Among GenScript’s allies is Mount Sinai Health System, with whom GenScript is developing antibodies to block the coronavirus from entering human lung cells. Another collaborator is the Chongqing Academy of Animal Sciences and Chongqing CAMAB Biotech Ltd. that GenScript began a collaboration with back in January to initiate an emergency screening project using the Berkeley Lights Beacon single-cell platform screening technology.

With many initiatives to fight COVID-19, GenScript has also been cited and acknowledged for their coronavirus research-accelerating products and services in more than 42 publications. In addition, GenScript is also sharing knowledge and advice about peptides, proteins and plasmids for COVID-19 detection and research through MolecularCloud.

And just last week, GenScript announced cPass, the world’s first test that allows rapid detection of neutralising antibodies, without the need of live biological materials and biocontainment facility, along with Duke-NUS (Duke-NUS Medical School) and A*STAR (Singapore’s Agency for Science, Technology and Research).

Although these are uncertain times, one thing I am certain of is that with synthetic biology and life sciences companies stepping in to help from all around the world, scientists like Liusong Yin may soon defeat COVID-19.

Follow me on Twitter at @johncumbers and @synbiobetaSubscribe to my weekly newsletters in synthetic biology. Thank you to Stephanie Michelsen for additional research and reporting in this article. I’m the founder of SynBioBeta, and some of the companies that I write about—including GenScript and Berkeley Lights—are sponsors of the SynBioBeta conference and weekly digest. Here’s the full list of SynBioBeta sponsors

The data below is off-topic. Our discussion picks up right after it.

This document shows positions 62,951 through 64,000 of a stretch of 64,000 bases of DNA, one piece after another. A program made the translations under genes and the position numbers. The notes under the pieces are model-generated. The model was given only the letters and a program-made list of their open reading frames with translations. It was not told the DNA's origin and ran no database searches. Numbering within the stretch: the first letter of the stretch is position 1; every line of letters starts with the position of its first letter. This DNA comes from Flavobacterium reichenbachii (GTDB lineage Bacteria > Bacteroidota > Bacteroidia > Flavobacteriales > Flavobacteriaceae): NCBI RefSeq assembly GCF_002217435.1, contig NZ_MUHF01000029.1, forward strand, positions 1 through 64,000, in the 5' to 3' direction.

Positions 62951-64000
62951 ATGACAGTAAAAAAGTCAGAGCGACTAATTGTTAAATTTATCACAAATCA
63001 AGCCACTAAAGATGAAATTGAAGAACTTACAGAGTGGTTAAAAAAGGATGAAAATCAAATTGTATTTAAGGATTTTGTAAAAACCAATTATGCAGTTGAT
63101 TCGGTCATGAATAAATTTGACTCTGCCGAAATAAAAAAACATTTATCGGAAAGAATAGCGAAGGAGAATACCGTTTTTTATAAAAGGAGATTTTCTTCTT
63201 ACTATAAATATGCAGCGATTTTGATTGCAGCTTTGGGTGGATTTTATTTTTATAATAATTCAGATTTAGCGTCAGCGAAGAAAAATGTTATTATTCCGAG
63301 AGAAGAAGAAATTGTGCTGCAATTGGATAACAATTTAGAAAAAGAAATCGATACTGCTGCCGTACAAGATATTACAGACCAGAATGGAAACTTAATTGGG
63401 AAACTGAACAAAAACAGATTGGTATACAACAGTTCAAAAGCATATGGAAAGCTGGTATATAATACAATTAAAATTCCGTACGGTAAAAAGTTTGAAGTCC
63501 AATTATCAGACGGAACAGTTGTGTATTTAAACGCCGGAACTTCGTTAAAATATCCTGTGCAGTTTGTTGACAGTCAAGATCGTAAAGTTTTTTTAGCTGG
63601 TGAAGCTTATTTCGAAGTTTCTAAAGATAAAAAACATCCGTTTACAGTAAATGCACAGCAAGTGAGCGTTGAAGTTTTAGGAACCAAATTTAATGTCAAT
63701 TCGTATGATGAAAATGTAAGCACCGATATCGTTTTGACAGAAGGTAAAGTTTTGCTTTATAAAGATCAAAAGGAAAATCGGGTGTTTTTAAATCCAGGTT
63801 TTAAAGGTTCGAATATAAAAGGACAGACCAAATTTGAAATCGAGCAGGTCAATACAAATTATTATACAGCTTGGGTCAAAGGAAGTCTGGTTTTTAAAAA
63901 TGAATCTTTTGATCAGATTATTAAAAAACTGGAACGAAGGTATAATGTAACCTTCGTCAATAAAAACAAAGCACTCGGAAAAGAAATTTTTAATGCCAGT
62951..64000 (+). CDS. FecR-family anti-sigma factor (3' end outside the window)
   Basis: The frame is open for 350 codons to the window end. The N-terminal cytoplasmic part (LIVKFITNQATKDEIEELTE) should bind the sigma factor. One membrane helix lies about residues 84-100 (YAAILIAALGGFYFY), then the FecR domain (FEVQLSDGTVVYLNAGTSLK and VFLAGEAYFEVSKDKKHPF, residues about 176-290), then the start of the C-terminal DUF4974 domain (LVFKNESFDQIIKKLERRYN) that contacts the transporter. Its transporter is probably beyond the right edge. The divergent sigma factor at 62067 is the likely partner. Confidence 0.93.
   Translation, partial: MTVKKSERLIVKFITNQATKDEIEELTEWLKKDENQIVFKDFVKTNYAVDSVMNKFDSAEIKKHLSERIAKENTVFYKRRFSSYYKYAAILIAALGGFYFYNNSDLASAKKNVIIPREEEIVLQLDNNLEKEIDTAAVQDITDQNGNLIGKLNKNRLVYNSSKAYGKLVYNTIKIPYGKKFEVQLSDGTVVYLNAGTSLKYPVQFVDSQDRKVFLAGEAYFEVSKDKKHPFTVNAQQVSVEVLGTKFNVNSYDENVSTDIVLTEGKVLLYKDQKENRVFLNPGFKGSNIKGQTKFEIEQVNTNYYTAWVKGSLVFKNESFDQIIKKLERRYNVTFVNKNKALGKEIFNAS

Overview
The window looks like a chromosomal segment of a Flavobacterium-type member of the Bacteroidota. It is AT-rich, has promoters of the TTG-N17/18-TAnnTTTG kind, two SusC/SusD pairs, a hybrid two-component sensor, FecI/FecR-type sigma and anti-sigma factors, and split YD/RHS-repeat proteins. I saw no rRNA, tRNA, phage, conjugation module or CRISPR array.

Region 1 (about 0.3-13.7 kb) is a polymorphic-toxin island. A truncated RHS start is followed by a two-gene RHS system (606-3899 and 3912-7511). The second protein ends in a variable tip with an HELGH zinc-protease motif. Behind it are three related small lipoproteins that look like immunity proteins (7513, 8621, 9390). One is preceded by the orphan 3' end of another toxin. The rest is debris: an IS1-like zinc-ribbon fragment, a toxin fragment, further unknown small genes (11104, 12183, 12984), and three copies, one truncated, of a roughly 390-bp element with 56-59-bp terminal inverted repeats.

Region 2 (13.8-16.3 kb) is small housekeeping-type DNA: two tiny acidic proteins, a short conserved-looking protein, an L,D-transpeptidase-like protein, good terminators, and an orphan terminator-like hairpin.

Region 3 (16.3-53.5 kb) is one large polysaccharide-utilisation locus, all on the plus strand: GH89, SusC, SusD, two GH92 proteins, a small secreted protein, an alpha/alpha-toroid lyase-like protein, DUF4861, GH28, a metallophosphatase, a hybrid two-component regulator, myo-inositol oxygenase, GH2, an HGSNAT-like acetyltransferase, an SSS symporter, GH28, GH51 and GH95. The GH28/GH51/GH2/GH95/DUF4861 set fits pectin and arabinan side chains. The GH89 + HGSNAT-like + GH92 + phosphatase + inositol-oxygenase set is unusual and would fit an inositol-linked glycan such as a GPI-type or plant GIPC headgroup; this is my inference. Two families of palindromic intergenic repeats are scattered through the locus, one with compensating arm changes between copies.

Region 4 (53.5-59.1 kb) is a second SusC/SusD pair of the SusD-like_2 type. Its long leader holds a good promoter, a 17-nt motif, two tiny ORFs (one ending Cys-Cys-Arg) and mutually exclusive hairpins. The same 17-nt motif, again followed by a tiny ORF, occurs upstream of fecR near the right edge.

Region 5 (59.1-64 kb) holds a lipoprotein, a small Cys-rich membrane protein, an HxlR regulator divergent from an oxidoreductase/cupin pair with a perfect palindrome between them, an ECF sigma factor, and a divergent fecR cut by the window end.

Originally published on Forbes


John Cumbers

John Cumbers is the founder of SynBioBeta. John is passionate about education and on the use and adoption of biological technologies. He has received multiple awards and grants from NASA and the National Academy of Sciences for his work in the field. John has been involved in multiple startups such as those producing food for space, microbes to extract lunar and martian resources, and hoverboards! John is an active investor through the DCVC SynBioBeta Fund and his synthetic biology syndicate on AngelList.

Stephanie Michelsen

Stephanie Michelsen is pursuing her M.Sc. in Biotechnology at the University of Copenhagen, Denmark. She recently got accepted as an International Innovation Program (2ip) fellow, a program designed to connect Danish life science students with the biotech start-up industry in the Bay Area. She is therefore currently living in the San Francisco Sunset district with four other Danish students learning about biotech entrepreneurship. As a 2ip fellow and as a writer and editor for SynBioBeta she is fortunate enough to further explore her interest in the many possibilities of synthetic biology.